“Deb and I were in love for 20 years,” Moses said. “She was never going to sell the paper to them. You know, if they had really thought it through, we have a daughter together, we have a family together … [so] how could you do that? You know, it’s going to alienate your whole family. It’s going to affect your kid. It was just not ever a possibility. And then they were stunned when she just turned around and said [to me] ‘here’s the paper.'”

Moses said Kelly’s desire to own his own paper never went away after that.

Now the owner of Artvoice, Moses sees the recent wave of resignations as an opportunity to improve the publication. He’s already replaced the open positions and is pleased with the new staff. Of the staff members who had quit, the only one he was sorry to see go was head designer Amanda Ferreira, calling her departure a “great loss.”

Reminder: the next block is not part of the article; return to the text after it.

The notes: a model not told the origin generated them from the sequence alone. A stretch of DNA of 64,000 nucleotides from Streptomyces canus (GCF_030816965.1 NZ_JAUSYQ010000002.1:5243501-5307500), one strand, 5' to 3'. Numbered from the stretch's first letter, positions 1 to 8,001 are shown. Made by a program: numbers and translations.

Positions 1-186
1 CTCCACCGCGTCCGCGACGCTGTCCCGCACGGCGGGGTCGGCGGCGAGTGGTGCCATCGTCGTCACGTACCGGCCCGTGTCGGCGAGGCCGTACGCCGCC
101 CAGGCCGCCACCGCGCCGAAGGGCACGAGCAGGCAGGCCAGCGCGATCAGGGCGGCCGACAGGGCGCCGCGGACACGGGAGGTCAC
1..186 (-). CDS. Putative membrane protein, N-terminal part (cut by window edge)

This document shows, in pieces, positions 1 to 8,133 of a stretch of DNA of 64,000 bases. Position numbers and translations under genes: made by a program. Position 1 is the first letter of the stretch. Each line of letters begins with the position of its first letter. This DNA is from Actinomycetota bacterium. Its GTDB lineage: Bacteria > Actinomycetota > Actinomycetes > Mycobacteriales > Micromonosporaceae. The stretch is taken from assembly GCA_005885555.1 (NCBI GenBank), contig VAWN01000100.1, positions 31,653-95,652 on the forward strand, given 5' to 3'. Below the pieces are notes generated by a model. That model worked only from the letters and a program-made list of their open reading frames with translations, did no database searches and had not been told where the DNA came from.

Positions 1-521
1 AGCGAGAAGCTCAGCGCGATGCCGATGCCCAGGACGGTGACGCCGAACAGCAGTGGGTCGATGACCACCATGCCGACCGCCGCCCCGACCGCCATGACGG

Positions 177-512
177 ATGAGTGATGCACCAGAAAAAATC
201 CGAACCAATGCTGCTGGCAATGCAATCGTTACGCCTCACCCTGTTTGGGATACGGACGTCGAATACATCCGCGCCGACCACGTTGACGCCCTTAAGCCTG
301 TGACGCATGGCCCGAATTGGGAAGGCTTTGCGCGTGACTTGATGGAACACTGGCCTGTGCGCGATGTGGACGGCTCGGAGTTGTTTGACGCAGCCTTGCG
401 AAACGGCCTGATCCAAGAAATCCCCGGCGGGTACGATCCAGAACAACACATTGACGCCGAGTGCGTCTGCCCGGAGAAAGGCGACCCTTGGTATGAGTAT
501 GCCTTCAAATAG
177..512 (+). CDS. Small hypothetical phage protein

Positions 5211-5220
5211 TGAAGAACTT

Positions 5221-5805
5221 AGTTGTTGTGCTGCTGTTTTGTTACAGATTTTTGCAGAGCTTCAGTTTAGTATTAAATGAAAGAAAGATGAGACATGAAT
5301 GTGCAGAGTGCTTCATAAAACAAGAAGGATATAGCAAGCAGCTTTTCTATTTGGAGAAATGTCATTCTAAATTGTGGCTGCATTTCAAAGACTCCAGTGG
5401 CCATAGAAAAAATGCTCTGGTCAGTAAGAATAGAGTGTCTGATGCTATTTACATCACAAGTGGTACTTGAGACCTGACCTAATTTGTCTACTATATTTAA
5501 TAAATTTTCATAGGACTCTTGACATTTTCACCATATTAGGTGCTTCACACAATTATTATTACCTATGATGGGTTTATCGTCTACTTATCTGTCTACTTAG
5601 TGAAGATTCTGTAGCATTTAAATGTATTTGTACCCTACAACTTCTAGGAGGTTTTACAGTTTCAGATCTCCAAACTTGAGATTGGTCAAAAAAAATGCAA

“We wanted new people. The [Buffalo] News painted a picture of this mass exodus, but it’s really not true,” he said. “I’m excited about every new person we have. Every single one of them. They’re the people I’ve been looking for.”

Shortly after Kelly’s departure, Ellis resigned from Artvoice and left the business completely.

Cory Perla is a partial owner of the Public and was Artvoice’s music editor until last week. He says Kelly resigned after seeing his position at Artvoice listed on a job recruitment website, apparently posted by Moses. He also said that when Ellis resigned soon after, it was for the same reason.

Perla acknowledged Artvoice’s history of resilience through turbulent times, but doesn’t think the paper has a boundless future.

“Artvoice has always been a paper that’s survived,” he said. “[But] I don’t think that they would be in a position where much of the staff is leaving if it were a healthy paper.”